Unless we reduce already observed warming with negative emissions, we can expect these unanticipated changes that the National Academy of Sciences note in the National Climate Assessment. What the Fourth National Climate Assessment reports is unfortunately predictable: Climate change is worse than it was supposed to be because we have delayed action and previous projections have turned out to be understated.

According to the report, the likely human contribution to warming is 92-123 percent of the observed climate warming from 1951-2010. In other words, humans have caused more warming than has been measured. This is possible because global cooling pollutants (sulfates or smog) from burning fossil fuels have masked warming that should have occurred. This masking happens because smog reflects sunlight harmlessly back into space without warming Earth.

Maybe the most important thing in the assessment, though, is excerpted below from the final chapter of the Executive Summary:

There is significant potential for humanity’s effect on the planet to result in unanticipated surprises and a broad consensus that the further and faster the Earth system is pushed towards warming, the greater the risk of such surprises.

There are at least two types of potential surprises: compound events, where multiple extreme climate events occur simultaneously or sequentially (creating greater overall impact), and critical threshold or tipping point events, where some threshold is crossed in the climate system). The probability of such surprises — some of which may be abrupt and/or irreversible increases as the influence of human activities on the climate system increases.

Positive feedbacks (self-reinforcing cycles) within the climate system have the potential to accelerate human-induced climate change and even shift the Earth’s climate system. …

Three record setting droughts in 2005, 2010 and 2016, each more extreme than the previous, have flipped the Amazon from a carbon sink to a carbon source. Photo by Bruce Melton.

Third 100-year-plus drought in Amazonia in 12 years: The Amazon flips from sink to source

Unanticipated surprises are already underway. Three 100-year-plus droughts in the Amazon in 12 years have taken their toll. Along with continual human-created ecological compromise and climate warming, fires and forest mortality from drought have overwhelmed the capacity of the Amazon to absorb carbon dioxide.

The telling part of this research from the University of Connecticut, funded by the National Science Foundation, is that in the past, sea surface temperatures in the Pacific have been well correlated to drought, including the two 100-year-plus events in 2005 and 2010. In 2016, the drought exceeded modeling extremes and the authors believe warming, deforestation and drought mortality are to blame. These quotes from the study tell the story:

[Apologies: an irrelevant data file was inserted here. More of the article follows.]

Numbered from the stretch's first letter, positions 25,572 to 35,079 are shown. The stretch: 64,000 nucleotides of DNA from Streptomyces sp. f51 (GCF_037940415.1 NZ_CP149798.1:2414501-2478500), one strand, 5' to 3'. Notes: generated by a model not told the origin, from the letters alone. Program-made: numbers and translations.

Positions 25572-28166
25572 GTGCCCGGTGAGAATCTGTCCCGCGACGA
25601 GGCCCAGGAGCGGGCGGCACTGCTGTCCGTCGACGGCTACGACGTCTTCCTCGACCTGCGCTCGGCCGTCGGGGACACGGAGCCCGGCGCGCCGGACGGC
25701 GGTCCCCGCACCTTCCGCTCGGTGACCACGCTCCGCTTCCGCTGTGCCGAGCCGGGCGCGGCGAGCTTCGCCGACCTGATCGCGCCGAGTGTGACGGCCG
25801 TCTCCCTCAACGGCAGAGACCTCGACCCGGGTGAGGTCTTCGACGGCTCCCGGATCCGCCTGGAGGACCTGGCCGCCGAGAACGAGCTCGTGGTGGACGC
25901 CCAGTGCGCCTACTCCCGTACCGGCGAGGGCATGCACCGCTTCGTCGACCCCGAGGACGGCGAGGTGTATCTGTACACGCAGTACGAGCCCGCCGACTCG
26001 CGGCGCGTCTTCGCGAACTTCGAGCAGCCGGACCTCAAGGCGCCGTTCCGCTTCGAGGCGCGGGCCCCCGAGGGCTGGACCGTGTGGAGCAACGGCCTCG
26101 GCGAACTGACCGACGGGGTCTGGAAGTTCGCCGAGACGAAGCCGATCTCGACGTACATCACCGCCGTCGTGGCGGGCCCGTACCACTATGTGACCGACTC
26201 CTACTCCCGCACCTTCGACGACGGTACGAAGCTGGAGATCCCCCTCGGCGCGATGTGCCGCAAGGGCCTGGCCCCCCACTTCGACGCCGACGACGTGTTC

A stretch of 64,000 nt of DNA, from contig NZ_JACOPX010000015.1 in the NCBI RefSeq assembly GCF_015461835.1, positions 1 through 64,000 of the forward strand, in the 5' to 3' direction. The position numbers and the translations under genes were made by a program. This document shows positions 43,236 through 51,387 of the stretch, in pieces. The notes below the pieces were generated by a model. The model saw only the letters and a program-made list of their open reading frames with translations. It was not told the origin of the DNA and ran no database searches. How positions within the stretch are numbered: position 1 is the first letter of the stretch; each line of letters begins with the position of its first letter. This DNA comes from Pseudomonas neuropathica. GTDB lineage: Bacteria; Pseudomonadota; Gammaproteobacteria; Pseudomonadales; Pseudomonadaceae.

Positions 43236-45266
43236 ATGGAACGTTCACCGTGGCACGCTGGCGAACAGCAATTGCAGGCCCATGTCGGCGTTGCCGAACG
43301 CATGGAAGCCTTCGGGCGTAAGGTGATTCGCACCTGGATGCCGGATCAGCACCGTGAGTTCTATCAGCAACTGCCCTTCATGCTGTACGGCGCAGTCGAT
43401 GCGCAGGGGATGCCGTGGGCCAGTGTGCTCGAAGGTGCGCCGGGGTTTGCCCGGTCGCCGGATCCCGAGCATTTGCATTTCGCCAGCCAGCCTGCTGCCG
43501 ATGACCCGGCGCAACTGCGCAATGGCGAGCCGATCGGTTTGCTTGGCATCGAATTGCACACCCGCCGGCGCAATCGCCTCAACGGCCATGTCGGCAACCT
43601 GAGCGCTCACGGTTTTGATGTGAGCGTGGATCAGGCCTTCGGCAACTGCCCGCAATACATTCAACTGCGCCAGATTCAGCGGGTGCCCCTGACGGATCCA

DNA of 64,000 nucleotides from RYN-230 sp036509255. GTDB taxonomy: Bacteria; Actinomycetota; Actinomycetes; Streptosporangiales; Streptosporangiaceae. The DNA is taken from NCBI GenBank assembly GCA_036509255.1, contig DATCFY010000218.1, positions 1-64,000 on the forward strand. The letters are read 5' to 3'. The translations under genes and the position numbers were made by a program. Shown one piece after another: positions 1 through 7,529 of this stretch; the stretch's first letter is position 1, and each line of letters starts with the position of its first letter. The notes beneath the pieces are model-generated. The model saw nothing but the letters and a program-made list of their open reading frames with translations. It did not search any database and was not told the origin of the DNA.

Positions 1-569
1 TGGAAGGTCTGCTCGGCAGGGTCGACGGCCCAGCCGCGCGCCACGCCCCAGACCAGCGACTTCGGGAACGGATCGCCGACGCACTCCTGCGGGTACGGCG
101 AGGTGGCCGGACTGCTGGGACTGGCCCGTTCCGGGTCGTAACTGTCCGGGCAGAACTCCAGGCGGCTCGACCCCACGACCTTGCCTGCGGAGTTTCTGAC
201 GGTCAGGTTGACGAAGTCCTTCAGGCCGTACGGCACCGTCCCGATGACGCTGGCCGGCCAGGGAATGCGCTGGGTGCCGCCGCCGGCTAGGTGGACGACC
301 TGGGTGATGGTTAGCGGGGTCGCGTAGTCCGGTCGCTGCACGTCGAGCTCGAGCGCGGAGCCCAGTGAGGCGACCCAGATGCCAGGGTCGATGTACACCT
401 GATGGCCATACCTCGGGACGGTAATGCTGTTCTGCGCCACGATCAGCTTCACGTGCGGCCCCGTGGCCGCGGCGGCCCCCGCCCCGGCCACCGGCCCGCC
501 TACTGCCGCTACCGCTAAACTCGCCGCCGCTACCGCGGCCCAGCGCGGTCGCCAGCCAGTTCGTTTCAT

“In 2005, a severe drought in the Amazon, categorized as a 100-year event, caused record-breaking annual wild fires and carbon emissions, leading to the first ever negative annual carbon balance recorded for the rainforest.”

“Five years later, a stronger and more destructive drought hit Amazonia in 2010 and the recorded rainforest carbon balance was negative for the second time.”

“Here, we show that the severity of the 2015-2016 drought is unprecedented based on multiple precipitation products (since 1900.)”

Sea level rise scenarios start to catch up with prehistory

The NOAA’s new sea level rise report has revealed some truly meaningful realities of future impacts. With just a nine-inch rise in sea level projected by 2030, NOAA advisories for coastal flooding capable of causing “significant risks to life and property” could occur 25 times more often. This is very significant sounding on its own, but what exactly does it mean?

According to the report, flooding that we would expect to happen on average every five years (three feet) will happen every two months. This means that what would previously have been categorized as 100-year floods (13 feet) will be expected to happen every four years. And remember, this is with just nine inches of sea level rise and it is projected to happen by 2030.

Here again, Earth systems cause the increases to be exponential. In other words, a little bit of rise creates a very large amount of impact. It’s not the average that is important, it is the extremes.

The Union of Concerned Scientists (UCS) goes further with NOAA’s new projections. Their new report, based on NOAA’s work, defines the increase of chronic flooding of 25 times greater than today, as an amount of flooding that causes “resources abandonment.” This is the point that people begin to simply walk away from their homes and businesses. The UCS says this will happen to nearly 170 coastal U.S. communities within 12 years, and under the worst-case scenario, in about 670 coastal U.S. communities by the end of the century.

Wind scoured blue ice in Greenland: Katabatic winds, or gravity-driven monster winds up to 150 mph sustained, can literally blow the ice away. Just off screen, a nuntak, or mountain island in the ice sheet, deflects winds in this area to create ice scour that reveals ancient blue ice.
Photo by Bruce Melton.

Ice loss during Antarctic cold reversal may spell trouble for West Antarctic ice sheet collapse

Where do these nine inches of sea level rise come from? The Intergovernmental Panel on Climate Change (IPCC) says two feet by 2100. The IPCC though, does not include abrupt sea level rise from ice sheet collapse. The latest research on ice sheet collapse from Australia shows 52 feet of sea level rise occurred in 400 years, 14,500 years ago with ocean conditions similar to today. We were coming out of the last ice age then, but then, the increasing rate of warming was far less than today.